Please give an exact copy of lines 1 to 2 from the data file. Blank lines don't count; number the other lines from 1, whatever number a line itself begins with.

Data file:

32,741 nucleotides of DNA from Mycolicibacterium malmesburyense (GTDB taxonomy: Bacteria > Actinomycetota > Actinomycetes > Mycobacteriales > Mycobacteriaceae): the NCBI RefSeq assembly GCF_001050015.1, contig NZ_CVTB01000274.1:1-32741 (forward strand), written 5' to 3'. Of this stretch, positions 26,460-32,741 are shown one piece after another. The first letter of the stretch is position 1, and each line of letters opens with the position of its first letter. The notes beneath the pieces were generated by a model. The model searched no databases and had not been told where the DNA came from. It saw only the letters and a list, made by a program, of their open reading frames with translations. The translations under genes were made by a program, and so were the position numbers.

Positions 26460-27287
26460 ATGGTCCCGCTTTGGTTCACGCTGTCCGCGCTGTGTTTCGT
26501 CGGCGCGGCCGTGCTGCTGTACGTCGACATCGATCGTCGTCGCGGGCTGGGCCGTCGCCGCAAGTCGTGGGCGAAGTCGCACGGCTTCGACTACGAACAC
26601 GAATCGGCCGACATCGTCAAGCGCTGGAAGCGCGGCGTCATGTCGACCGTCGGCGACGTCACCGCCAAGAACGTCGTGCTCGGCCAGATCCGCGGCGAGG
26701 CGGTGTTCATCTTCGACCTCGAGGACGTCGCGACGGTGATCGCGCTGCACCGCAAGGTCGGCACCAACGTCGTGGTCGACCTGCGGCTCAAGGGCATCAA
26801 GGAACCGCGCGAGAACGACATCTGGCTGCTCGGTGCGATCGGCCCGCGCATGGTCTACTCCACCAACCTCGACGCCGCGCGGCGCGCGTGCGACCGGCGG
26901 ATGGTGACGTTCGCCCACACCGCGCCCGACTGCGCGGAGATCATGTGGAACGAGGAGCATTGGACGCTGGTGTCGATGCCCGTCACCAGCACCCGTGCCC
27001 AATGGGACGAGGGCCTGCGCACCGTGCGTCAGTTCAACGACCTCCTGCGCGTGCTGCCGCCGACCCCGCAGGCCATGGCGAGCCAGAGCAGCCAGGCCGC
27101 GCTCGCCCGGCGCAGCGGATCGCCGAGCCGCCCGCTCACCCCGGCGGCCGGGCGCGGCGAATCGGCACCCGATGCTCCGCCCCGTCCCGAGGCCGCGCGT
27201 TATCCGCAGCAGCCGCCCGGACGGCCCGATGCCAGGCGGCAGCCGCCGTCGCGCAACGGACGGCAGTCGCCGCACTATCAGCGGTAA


32,741 nucleotides of DNA from Mycolicibacterium malmesburyense (GTDB taxonomy: Bacteria > Actinomycetota > Actinomycetes > Mycobacteriales > Mycobacteriaceae): the NCBI RefSeq assembly GCF_001050015.1, contig NZ_CVTB01000274.1:1-32741 (forward strand), written 5' to 3'. Of this stretch, positions 26,460-32,741 are shown one piece after another. The first letter of the stretch is position 1, and each line of letters opens with the position of its first letter. The notes beneath the pieces were generated by a model. The model searched no databases and had not been told where the DNA came from. It saw only the letters and a list, made by a program, of their open reading frames with translations. The translations under genes were made by a program, and so were the position numbers.

Positions 26460-27287